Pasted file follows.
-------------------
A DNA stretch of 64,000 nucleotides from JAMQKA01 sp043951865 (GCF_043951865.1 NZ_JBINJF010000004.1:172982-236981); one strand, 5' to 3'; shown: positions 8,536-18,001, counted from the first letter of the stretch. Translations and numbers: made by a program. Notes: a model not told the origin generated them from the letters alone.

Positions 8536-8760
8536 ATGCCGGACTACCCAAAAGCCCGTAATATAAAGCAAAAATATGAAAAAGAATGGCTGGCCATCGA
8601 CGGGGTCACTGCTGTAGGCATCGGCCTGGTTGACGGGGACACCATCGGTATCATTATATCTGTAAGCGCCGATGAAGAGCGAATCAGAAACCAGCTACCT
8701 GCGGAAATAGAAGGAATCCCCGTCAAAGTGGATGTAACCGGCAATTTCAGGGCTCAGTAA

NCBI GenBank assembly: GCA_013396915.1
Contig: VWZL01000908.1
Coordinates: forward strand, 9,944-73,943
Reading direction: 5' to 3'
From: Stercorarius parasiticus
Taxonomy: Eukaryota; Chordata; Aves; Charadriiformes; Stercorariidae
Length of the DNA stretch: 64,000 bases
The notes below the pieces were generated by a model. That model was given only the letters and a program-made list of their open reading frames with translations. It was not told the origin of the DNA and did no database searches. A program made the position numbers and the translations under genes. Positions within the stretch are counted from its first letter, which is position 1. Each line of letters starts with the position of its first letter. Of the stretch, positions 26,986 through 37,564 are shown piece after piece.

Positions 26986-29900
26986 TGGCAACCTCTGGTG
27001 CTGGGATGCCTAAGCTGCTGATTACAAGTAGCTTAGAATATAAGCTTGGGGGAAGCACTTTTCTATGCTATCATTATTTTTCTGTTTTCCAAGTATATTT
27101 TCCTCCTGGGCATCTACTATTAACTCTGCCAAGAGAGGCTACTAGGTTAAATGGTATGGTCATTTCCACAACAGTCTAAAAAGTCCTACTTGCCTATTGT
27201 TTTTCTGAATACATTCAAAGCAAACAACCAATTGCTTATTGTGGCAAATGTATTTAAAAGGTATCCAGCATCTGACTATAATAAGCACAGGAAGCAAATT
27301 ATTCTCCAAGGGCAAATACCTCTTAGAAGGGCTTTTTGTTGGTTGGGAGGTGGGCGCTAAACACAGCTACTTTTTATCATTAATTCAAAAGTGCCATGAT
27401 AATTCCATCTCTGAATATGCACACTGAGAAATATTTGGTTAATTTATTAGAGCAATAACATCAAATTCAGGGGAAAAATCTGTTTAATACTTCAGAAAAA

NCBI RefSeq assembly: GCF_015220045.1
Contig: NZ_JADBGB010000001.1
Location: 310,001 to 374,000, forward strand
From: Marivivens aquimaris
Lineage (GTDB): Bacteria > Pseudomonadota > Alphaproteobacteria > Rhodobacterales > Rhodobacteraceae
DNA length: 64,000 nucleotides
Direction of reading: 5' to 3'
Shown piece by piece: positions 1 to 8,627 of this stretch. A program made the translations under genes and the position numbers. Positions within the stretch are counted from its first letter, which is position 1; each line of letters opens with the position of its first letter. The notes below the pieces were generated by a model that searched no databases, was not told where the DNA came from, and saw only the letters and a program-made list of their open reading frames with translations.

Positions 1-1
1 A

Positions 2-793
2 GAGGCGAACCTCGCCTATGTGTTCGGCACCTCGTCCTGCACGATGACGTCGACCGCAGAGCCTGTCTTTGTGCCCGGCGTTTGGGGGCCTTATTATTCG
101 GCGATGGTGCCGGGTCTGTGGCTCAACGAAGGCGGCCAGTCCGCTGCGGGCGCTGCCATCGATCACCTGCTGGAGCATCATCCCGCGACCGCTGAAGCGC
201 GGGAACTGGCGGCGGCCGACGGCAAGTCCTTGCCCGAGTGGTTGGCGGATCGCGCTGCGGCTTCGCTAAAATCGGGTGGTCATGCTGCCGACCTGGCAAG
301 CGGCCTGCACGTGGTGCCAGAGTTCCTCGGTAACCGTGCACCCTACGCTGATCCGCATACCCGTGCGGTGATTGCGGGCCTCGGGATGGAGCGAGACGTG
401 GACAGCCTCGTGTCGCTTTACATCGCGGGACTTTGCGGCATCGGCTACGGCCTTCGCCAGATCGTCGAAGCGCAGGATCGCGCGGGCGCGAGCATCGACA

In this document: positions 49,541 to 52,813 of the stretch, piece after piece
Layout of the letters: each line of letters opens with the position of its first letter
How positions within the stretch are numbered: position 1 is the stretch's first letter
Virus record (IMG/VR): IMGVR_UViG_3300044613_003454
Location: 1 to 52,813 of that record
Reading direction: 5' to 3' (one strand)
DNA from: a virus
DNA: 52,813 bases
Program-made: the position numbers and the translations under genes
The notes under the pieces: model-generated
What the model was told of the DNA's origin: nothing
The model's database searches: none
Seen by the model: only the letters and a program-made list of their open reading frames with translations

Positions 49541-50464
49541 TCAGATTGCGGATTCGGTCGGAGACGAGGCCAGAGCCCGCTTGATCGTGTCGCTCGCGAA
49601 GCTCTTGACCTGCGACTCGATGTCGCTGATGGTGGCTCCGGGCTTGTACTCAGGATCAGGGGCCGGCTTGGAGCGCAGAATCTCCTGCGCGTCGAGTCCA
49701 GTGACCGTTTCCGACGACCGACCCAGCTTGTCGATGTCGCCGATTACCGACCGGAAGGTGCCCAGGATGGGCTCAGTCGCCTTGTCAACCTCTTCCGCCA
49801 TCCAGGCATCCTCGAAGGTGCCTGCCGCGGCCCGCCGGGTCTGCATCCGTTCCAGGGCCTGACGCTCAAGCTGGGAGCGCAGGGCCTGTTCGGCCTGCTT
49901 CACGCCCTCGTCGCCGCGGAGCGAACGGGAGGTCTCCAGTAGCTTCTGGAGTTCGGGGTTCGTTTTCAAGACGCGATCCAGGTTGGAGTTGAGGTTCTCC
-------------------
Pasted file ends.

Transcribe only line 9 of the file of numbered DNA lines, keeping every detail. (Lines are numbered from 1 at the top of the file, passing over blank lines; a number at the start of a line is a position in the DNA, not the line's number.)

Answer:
Reading direction: 5' to 3'